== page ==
Abe should open communications with North Korea

While it seems a good sign that Prime Minister Abe has asked his South Korean counterpart for help if Kim Jong Un attacks Japan, the request raises more doubts than solutions (“Abe to ask South Korean President Moon Jae-in for evac support in case of emergency on Korean Peninsula” in the Feb. 4 edition).

There are several reasons that things have come to this pass.

Of course North Korea has always been a nuclear bomb waiting to go off — but that has been a problem ever since nuclear bombs were invented and many countries threaten and are threatened by extinction, most of all South Korea itself.

However, an even more problematic reason is Japanese leadership’s adamant refusal to communicate.

U.S. President Donald Trump has suggested talking to North Korea, but Abe seems to want to avoid that even at the risk of nuclear catastrophe.

The families of Japanese abductees to North Korea themselves recently urged Abe to reach out to North Korea before their own life spans have run out and the chances of receiving true closure disappear forever, but Abe remains as tight-lipped as ever.

What disturbs me nearly as much is the fact that Abe and so many of his Cabinet are loathe to communicate candidly with anyone outside of their privileged inner circle, whose personal nuclear bunkers are the safest in the world.

When I see the Diet “live” on national TV , or some media event featuring Japan’s leaders, what shocks me the most is that they always give scripted answers to live questions.

This is the opposite of communication and the root of so many problems in Japan. In other words, the nuclear problem is also a problem of Japan’s refusal to try to communicate.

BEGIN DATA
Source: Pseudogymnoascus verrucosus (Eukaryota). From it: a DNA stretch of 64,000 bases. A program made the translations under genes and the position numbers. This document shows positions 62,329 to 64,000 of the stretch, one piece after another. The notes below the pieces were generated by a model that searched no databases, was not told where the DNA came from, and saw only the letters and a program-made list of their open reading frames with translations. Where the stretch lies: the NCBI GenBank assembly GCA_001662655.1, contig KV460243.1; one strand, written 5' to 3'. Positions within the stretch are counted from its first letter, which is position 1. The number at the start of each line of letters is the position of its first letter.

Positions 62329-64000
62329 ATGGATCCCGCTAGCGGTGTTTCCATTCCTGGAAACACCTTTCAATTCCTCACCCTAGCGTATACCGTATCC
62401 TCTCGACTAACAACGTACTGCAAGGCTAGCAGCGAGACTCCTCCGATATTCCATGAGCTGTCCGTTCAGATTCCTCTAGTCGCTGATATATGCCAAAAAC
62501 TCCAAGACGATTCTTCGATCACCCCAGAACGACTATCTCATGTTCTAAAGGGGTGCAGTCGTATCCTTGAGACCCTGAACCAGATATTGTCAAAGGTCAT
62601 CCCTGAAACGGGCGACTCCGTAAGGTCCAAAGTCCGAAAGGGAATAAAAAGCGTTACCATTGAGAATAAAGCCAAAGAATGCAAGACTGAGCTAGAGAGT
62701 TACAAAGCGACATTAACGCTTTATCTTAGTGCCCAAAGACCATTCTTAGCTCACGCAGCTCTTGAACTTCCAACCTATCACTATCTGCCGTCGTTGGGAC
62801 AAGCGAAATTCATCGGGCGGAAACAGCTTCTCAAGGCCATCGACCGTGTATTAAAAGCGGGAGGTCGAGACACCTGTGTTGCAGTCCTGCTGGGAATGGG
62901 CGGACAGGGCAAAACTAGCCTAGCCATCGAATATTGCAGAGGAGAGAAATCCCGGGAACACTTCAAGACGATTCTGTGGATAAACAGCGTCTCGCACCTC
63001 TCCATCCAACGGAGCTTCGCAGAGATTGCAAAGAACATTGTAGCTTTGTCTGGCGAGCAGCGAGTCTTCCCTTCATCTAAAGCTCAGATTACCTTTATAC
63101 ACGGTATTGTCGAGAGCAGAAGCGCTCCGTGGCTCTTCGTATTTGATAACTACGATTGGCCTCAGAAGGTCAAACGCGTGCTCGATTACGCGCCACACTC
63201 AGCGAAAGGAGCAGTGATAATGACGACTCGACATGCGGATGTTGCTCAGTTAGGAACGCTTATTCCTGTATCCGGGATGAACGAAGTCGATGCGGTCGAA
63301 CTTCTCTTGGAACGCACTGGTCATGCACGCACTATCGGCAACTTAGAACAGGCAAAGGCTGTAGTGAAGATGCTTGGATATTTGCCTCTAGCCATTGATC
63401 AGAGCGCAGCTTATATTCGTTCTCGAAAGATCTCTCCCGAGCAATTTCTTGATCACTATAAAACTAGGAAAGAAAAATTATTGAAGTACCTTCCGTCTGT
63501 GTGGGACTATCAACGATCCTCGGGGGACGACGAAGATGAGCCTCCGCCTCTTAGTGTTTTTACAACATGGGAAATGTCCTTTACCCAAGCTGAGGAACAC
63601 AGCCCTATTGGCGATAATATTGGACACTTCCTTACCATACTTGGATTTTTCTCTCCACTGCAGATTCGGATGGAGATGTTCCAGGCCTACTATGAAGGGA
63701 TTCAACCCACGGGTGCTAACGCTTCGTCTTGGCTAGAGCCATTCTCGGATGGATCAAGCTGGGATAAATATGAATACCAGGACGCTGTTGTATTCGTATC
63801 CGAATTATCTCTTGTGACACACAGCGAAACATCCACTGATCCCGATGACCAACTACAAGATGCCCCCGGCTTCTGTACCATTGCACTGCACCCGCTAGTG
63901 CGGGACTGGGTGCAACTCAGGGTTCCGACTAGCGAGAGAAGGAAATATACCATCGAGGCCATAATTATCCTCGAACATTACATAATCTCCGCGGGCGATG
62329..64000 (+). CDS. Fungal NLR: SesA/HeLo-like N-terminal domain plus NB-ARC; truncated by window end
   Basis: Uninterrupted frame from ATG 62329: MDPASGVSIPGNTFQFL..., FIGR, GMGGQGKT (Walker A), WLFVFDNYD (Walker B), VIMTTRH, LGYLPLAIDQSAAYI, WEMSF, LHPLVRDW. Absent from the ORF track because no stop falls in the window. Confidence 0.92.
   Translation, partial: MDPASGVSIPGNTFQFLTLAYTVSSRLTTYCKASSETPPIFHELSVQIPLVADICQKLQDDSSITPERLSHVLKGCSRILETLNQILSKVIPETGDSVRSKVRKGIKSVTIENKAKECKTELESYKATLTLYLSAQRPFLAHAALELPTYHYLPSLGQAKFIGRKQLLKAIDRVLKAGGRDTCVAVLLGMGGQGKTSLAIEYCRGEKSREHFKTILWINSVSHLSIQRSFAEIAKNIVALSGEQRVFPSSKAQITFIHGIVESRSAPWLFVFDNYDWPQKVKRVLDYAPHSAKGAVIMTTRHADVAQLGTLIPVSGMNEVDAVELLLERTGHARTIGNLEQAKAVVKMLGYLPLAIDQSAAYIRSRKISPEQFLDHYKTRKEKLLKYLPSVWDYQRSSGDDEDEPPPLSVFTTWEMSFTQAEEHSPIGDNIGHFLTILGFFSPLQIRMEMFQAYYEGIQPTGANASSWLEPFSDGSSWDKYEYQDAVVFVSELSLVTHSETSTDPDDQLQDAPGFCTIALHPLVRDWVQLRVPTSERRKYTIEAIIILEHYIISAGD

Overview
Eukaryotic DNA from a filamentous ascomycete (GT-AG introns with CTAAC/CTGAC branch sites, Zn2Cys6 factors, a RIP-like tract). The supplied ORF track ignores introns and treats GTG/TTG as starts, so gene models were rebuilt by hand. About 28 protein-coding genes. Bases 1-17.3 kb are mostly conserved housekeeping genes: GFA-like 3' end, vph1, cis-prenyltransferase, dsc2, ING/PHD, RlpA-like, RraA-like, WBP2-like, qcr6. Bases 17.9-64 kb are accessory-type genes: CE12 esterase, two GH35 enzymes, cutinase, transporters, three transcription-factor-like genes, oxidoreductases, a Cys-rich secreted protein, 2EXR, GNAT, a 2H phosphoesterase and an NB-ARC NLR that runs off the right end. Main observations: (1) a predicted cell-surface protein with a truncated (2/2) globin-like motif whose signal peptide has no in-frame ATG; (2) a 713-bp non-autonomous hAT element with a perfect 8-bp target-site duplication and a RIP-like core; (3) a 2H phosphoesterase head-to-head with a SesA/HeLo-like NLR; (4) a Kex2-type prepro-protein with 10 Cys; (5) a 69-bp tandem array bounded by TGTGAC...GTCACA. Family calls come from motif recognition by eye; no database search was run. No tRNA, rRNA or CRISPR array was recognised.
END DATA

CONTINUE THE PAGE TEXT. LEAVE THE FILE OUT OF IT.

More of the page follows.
Until Abe deigns to talk face to face with Kim, without a piece of paper in his hand to read from, there can be no dialogue.

Currently, one of the few powerful people to try talking is former Prime Minister Junichiro Koizumi, who is currently doing his best to defuse the ticking time bomb of nuclear power in Japan, a kind of potential self-annihilation threat all in itself as witnesses the radioactive wasteland that was once Fukushima, where the LDP refused to conduct proper safety checks that might have prevented the disaster.

Koizumi is also the last Japanese leader to have attempted dialogue with North Korea. Instead of accepting this important lesson in communication, Abe is determined to destroy the meaning of communication and thus any real prospect of defusing Kim.

On top of this the government has its own secret funds which it uses without accountability while it exposes every single yen of hard-earned salaried workers’ pay to excessive scrutiny and ludicrous taxation to fund its own private purse and purpose.

Reinforcing the intent to avert communication at every turn, the official secrets acts are at Abe’s beck and call to cover up the next Moritomo-like scandal, which was one of the few skeletons in his cupboard that the public may ever even catch a glimpse of.


The opinions expressed in this letter to the editor are the writer’s own and do not necessarily reflect the policies of The Japan Times.